“Grandpa has Alzheimer’s” isn’t what you want to have to tell a child, but 5 million Americans suffer from this disease and the best thing you can do as a parent–is to talk. How to explain Alzheimer’s to your children and grandchildren isn’t as big or scary as it sounds. By having a conversation and explaining clearly and simply, according to their age and comprehension, you can comfort and inform your child–and even bring your family together.

Suggestions For How to Tell a Child Under Six That Their Grandparent Has Alzheimer’s:

  • “Grandpa has a hard time remembering stuff. He might forget your name, or where he put his keys. He might forget what keys are for–that they unlock doors and start cars. They call it Alzheimer’s–that’s a big word. You know how you have to be patient with your little brother (or cousin or neighbor) and not get upset if he grabs your toy or starts to cry for no reason?  Well, we have to patient with Grandpa kind of in the same way. Remind them that even though Grandpa might not say it, he still loves you–and you love him.  Answer their questions as simple and as honest as you can. If you don’t know the answer, or wonder how to say it, ask if you can think about it.  Tell them “we have to be patient with Grandpa and pitch in when we can because that’s what families do. Can you help me do that?”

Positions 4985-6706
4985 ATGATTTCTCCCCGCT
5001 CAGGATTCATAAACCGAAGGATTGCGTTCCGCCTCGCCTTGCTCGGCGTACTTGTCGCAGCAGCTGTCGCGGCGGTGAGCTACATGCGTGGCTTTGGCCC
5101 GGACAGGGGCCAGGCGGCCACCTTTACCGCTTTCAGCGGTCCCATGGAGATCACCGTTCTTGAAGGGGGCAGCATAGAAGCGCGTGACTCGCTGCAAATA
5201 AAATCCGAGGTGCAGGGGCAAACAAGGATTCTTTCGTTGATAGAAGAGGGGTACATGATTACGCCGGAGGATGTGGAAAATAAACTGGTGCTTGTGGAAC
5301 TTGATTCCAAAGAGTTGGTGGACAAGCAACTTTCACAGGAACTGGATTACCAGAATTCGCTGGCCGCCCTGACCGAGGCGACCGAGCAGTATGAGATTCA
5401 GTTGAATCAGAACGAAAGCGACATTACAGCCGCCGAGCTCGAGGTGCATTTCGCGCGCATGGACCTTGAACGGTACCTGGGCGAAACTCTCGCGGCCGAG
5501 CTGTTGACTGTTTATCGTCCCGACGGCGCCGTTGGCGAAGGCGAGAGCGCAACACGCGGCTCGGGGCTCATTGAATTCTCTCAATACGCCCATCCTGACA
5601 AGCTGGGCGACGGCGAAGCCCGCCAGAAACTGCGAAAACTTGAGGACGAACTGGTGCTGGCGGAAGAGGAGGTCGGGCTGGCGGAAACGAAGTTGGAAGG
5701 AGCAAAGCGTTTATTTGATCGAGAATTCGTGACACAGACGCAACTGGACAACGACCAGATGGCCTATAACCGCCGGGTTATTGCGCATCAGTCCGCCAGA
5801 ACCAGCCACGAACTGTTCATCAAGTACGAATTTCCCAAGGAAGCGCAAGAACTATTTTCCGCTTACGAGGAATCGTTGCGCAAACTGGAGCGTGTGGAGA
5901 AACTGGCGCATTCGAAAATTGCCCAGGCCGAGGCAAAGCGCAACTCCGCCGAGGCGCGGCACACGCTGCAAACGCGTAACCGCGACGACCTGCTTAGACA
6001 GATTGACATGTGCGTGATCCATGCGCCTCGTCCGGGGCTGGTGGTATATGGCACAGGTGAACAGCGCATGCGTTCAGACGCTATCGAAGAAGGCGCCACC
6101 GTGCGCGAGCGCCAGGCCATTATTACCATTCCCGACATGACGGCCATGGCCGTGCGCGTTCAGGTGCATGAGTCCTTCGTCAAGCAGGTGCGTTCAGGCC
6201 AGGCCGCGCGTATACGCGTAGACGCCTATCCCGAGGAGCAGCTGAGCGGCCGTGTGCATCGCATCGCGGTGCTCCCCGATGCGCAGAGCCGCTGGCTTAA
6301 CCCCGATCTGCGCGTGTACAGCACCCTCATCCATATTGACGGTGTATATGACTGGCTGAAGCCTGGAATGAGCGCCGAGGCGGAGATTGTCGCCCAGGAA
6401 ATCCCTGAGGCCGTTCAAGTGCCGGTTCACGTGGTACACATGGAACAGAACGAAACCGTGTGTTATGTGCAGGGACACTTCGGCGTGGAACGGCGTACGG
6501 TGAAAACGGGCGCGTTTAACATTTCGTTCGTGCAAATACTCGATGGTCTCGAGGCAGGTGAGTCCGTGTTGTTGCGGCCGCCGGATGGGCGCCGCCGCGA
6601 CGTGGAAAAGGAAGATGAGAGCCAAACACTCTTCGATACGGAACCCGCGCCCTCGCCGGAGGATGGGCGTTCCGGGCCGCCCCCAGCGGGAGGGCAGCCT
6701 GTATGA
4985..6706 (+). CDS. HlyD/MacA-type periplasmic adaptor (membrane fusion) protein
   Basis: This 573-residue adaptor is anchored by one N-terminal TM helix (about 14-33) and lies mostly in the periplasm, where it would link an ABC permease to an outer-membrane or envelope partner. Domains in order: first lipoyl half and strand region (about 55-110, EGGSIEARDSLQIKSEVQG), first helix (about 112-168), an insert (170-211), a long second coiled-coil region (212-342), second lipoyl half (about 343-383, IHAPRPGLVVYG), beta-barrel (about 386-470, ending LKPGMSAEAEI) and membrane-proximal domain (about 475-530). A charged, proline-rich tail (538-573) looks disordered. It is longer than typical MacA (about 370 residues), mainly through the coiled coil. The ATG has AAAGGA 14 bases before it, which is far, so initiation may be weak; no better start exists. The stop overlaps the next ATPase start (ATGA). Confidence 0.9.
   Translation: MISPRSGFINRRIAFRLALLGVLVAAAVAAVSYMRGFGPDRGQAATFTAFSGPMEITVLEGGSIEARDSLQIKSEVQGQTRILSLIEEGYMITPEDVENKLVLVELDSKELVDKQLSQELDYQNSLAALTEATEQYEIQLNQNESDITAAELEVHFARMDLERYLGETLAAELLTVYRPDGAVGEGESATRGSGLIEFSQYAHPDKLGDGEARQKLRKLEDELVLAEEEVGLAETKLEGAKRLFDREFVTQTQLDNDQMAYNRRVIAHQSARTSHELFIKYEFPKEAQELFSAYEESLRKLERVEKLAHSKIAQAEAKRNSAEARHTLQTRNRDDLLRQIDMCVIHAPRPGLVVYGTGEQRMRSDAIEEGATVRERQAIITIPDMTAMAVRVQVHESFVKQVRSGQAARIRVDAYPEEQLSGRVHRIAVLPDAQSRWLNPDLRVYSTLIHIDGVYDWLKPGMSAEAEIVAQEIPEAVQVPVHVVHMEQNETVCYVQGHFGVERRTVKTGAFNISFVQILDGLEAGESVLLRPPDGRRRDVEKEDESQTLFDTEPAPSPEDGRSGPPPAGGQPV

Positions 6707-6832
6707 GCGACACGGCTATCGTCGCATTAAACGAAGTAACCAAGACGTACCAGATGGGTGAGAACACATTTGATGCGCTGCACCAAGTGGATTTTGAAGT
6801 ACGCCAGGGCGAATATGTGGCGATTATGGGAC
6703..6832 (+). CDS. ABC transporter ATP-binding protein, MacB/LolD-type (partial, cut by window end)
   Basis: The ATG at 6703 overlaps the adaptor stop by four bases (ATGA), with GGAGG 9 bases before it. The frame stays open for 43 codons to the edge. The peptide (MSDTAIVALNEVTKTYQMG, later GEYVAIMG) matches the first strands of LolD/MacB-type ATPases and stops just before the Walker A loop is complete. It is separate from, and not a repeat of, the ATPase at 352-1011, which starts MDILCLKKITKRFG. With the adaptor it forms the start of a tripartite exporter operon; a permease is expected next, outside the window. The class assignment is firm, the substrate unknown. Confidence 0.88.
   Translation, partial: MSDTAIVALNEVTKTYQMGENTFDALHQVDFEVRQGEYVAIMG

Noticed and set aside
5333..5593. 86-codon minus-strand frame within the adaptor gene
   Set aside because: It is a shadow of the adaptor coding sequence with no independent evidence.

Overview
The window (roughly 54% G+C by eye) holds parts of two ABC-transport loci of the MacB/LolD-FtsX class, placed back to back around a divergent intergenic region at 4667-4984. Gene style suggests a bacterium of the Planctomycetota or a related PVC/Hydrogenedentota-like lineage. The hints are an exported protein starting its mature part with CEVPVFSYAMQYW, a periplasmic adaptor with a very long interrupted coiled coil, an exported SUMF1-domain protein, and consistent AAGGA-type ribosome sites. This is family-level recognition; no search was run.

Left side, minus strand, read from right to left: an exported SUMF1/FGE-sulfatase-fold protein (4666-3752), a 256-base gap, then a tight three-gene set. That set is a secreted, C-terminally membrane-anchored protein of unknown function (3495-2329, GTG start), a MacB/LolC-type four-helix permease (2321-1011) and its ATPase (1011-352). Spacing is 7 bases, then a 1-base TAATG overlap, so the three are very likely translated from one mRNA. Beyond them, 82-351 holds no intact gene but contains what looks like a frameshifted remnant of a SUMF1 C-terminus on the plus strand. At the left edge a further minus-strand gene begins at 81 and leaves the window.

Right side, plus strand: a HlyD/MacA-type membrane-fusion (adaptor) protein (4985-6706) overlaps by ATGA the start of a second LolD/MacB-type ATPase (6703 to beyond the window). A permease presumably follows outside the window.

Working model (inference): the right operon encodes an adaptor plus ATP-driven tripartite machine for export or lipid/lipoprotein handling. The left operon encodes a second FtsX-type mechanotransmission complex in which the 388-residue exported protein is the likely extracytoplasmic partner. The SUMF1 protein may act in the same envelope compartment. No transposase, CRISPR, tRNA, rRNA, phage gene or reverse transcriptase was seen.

How to Tell a Child About Alzheimer’s Ages Six to Twelve:

  • Start with the conversation above, but add to it. Tell them it was named after a doctor who helped figure out what was going on. Show them pictures if they’re interested. Let them “see” what the brain is doing. Explain that older people get it, but not everyone. Explain that it’s not contagious. Explain that it does get worse over time. Tell them you’ll let them know what’s going on. You’ll explain it, answer their questions, help them figure out what to do or say. Encourage them not to avoid their elder loved one. Tell them it’s not as scary or as awful as some people think and even though they might forget who you are and even who they are, they’re still your family–and in many ways, they’re still in there. Give them the option to visit or not visit–to stay for just a few minutes, to say when they’re uncomfortable. Let them know that hanging out together isn’t difficult–you can just sit together–not talking–looking at the birds or eating ice cream. Let them find their own way.